# FOM: Rigidity

A.P. Hazen a.hazen at philosophy.unimelb.edu.au
Thu Feb 21 02:42:18 EST 2002

Randall Holmes, about a week ago, points out that a certain  set theory
related to NF can prove that there ARE urelements, but that the urelements
are indistinguishable in the language of set theory, and (stronger claim)
that models of this theory admit of non-trivial automorphisms: any
permutation of the urelements of a model extends to an automorphism of the
model.  He argues that this is not an undesirable feature in the theory,
suggesting that similar non-rigities are not necessarily bad in other
theories (e.g. of "arbitrary objects"). Comments and questions:
Comment 1: The point doesn't depend on the unusual choice of set
theory.  It could be made in terms of the (closer to standard textbook) set
theory ZFC (in an urelement-tolerating version: e.g. as formulated in
Suppes's text) + an axiom saying there is a set of urelements of some
cardinality greater than 1.  (This is an ARTIFICIAL example with an
"arbitrary" axiom-- Holmes would claim that his example involves a natural
set theory-- but maybe a more accessible one to some people.)
Comment 2: I've long felt that a mathematical theory whose models (at
least their "standard" models, when this distinction is applicable) DON'T
admit automorphisms seems to have a better intuitive claim to be theories
describing domains of "genuine" mathematical objects.  Automorphisms in set
theories with urelements, however, seem o.k.  I think  this is because we
think of the the automorphisms as being there only because of the
limitation on the language: urelements don't have to have unique
set-theoretic properties: the urelements might, for example, be physical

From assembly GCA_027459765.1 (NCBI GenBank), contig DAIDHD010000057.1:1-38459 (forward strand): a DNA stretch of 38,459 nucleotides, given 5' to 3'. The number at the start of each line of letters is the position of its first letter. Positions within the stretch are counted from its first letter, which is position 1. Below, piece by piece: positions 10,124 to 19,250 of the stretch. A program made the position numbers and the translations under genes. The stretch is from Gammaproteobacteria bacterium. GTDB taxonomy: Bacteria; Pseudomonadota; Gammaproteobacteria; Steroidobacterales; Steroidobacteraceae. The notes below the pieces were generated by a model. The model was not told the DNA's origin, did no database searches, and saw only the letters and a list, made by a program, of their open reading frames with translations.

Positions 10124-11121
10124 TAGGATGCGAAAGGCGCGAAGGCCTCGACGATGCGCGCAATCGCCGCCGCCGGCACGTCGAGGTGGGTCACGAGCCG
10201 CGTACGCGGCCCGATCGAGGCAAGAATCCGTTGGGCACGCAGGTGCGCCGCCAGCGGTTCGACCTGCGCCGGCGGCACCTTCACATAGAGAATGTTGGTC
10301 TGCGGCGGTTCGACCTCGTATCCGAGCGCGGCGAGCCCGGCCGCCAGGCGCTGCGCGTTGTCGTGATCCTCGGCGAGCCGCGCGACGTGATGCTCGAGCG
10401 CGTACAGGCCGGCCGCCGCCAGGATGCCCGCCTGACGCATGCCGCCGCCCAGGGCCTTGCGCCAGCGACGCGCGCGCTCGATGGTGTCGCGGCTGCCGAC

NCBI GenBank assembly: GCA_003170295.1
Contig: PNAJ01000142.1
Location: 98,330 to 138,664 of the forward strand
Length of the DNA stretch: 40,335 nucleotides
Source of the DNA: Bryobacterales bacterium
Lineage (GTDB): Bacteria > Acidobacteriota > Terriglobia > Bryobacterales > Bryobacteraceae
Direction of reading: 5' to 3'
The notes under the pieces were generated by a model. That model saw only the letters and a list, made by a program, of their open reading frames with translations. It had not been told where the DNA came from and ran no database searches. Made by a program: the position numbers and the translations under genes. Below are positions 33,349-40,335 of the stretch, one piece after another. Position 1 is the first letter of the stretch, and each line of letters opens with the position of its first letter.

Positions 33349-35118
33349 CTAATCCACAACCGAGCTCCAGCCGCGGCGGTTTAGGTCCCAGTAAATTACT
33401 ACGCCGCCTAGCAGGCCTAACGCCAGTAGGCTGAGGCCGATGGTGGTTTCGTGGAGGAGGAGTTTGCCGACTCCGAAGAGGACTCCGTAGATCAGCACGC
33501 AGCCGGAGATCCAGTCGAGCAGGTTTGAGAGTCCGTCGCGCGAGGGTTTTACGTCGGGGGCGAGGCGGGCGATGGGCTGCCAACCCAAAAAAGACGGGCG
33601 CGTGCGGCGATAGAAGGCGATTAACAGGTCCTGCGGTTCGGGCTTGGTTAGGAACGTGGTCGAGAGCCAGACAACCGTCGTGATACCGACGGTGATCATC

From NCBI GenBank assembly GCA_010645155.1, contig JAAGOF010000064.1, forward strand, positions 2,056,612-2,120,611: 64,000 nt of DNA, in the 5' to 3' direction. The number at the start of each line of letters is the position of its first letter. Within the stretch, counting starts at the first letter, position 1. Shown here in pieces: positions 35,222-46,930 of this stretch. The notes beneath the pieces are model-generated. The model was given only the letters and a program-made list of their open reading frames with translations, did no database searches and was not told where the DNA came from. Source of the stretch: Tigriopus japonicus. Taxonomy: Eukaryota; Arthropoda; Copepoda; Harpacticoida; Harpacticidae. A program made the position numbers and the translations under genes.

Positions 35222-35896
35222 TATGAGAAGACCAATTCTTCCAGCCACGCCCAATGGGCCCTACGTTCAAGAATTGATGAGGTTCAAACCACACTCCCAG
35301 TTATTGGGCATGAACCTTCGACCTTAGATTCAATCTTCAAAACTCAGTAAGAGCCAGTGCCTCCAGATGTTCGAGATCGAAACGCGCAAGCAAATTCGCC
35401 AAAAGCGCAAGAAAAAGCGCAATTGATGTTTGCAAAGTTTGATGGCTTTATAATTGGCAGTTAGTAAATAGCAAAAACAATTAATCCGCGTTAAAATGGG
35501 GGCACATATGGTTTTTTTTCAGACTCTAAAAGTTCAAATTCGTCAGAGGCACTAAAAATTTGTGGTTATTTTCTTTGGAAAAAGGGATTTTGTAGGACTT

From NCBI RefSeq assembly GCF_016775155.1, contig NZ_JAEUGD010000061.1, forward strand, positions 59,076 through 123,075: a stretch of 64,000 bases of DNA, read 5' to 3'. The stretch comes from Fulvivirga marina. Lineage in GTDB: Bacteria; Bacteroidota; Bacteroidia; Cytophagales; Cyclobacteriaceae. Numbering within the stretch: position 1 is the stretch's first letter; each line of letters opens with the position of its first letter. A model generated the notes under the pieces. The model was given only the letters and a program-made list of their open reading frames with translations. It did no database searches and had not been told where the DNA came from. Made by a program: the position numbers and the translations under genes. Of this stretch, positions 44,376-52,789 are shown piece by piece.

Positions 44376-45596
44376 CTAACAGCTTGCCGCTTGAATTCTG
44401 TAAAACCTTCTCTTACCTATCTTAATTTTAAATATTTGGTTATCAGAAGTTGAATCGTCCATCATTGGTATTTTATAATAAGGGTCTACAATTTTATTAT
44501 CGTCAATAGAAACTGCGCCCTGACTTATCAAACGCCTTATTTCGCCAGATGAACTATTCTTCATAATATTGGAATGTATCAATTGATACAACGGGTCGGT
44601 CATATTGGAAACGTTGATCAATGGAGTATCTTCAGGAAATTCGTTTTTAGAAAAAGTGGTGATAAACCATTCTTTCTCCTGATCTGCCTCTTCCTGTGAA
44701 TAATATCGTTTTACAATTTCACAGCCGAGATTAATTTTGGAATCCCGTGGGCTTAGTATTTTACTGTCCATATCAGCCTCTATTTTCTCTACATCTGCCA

objects, distinguished by their physical properties. PURE sets (= sets
containing no urelements in  their transitive closures), in contrast, are
set-theoretic objects if they are anything: it WOULD, it seems to me, be
objectionable (& a reason for philosophical doubts as to the set theory's
claim to be describing genuine objects) if the intended model of a set
theory contained indistinguishable PURE sets.
QUESTION: It's an elementary exercise (maybe a good one for introducing
epsilon-induction to beginners) to show that pure sets can't be moved
around in the universe of ZF with foundation (any non-trivial automorphism
of a standard  model must move some  urelement).  One of the nice features
of several of the "antifoundation" axioms considered in Aczel's monograph
"Non-Well-Founded Sets" is that they support similar results.  Question for
Randall: what about NF and its cousins?  Would their models  admit
automorphisms that moved pure sets?
Comment: Rigidity (nonexistence of nontrivial automorphisms) of models
seems to me to be a very important notion from the standpoint of the
philosophy of mathematics.  It's a notion that one WANTS to characterize by
saying that every object in the model is uniquely specified by in the
language of the theory, but that's not right if the syntax of the language
is standard First Order Logic.  One can say (can't one?) that a model is
rigid iff every object in the domain has a unique description in the
INFINITARY version of the language (arbitrarily long conjunctions and
disjunctions; arbitrarily long sequences of quantifiers).
Bibliography: I connect  this  with the traditional metaphysical topic
of the "identity of indiscernibles."  Two papers likely to appeal to
logicians & FoM-ers are
W.V. Quine, "Grades of discriminability," JOURNAL OF PHILOSOPHY 1976
(but I think I remember that the version in Quine's book "Theories and
Things" incorporates  a correction), and
Randall Dipert. "The Mathematical Structure of the World: the World as
Graph," JOURNAL OF PHILOSOPHY, 1997 (this is an unusual paper, more
speculative than is fashionable-- the opening pages don't seem to have much
LOGICAL content, but automorphisms receive a fair bit of discussion later).
--
Allen Hazen
Philosophy Department
University of Melbourne